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Some Scottish geniuses have built a nine-feet-long Roland TR-909

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  • published
    15 Aug 2014
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    TR-909
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How to improve on the Roland TR-909, the iconic drum machine that’s been a bedrock of dance music for nearly three decades?

Make it six times bigger, of course. Edinburgh arts collective Ray have knocked up a nine-feet-long playable replica to celebrate 30 years since the instrument came on the market.

Project leader Brendan McCarthy designed the replica’s steel, aluminium and wood outer structure, while the technical bits were assembled by Sam Healy of psych-rock groups North Atlantic Oscillation and Sand. He recreated part of the original 909′s interface using real Roland gear, with 12 PD-8 drum trigger pads fitted under the spring-loaded buttons.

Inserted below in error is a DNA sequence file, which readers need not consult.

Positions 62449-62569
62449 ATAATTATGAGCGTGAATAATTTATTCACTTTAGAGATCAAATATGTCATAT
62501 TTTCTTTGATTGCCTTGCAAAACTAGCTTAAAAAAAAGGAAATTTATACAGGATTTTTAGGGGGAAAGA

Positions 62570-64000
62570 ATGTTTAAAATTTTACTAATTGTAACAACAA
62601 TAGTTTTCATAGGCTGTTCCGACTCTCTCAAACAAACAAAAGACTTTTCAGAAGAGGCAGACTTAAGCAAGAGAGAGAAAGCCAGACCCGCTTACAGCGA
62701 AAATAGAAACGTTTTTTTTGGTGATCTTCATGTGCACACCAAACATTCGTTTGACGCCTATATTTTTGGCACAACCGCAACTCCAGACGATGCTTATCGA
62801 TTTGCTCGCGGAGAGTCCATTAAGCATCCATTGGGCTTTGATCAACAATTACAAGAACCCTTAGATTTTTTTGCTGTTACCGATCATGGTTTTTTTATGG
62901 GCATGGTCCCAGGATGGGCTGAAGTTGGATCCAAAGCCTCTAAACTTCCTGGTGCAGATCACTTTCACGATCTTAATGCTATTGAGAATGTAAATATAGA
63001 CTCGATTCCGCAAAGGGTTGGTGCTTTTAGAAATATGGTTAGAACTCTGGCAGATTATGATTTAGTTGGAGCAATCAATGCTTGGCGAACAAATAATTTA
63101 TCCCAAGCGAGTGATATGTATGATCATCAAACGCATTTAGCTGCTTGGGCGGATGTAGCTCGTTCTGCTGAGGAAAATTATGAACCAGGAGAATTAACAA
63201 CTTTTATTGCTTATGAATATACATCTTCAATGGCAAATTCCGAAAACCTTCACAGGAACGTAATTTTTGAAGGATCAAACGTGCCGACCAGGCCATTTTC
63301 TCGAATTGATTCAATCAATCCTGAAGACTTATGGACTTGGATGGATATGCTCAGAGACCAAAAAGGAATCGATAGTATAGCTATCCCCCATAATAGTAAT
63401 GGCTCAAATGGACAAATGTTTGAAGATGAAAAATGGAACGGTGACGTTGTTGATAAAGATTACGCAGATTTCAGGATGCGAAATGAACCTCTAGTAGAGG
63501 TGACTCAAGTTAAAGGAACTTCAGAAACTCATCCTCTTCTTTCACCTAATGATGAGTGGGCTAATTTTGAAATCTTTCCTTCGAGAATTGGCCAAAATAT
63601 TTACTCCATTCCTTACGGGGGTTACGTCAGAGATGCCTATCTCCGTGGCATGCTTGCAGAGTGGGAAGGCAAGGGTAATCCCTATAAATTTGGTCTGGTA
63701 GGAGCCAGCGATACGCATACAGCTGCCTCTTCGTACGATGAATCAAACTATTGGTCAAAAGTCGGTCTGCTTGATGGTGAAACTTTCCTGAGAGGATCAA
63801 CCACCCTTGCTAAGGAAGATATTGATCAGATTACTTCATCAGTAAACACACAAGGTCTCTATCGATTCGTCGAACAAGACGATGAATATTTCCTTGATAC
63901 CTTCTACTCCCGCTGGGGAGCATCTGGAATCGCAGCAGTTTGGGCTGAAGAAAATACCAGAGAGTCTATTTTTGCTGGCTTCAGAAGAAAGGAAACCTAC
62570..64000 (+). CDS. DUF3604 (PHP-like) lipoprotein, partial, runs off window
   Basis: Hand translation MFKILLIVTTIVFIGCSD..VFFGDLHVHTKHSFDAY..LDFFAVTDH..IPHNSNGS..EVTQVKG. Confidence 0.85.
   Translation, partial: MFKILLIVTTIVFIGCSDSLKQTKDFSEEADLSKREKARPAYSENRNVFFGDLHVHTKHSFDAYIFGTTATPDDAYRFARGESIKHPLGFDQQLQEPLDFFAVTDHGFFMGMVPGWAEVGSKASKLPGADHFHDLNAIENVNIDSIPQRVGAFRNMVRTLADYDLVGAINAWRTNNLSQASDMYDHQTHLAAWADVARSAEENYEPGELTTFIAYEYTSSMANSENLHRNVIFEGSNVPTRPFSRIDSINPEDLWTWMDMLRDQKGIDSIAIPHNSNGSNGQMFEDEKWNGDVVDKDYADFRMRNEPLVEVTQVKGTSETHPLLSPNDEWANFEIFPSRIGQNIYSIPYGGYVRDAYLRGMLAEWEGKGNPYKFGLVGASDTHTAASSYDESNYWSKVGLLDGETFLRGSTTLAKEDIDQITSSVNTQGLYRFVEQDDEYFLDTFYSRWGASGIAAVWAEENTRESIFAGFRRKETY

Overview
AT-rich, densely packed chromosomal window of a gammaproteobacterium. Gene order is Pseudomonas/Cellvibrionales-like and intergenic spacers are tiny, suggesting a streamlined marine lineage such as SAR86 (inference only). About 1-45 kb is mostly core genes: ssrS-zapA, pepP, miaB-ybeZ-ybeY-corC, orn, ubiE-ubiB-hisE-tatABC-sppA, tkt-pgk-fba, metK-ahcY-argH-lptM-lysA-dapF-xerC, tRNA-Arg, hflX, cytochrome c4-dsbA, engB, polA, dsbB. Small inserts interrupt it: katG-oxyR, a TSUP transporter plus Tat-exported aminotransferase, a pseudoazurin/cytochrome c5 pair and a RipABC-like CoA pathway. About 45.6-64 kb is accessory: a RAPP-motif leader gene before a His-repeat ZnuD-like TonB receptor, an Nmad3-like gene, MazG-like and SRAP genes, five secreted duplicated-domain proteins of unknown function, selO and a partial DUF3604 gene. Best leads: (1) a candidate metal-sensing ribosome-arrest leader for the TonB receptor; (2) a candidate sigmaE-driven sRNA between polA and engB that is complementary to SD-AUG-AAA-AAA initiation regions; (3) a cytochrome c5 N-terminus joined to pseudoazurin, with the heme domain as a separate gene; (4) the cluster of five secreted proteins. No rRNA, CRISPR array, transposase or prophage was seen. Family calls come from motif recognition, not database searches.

The buttons feed into a TD-12 drum brain which in turn sends MIDI data to an Aira TR-8, so that when it’s played the sculpture bangs out rhythms while also relaying MIDI date to a projection system, creating intricate synchronised visuals (sadly not seen in this video).

The nine-foot machine will be at Green Man festival in Wales this weekend before heading to Bestival on September 4 to 7. Watch it in action above and find out more from Ray’s Tumblr.

Check out a real TR-909 being put through its paces in Mumdance’s studio and find out more about Roland’s recent revival of the classic machine. [via Music Radar/RA]

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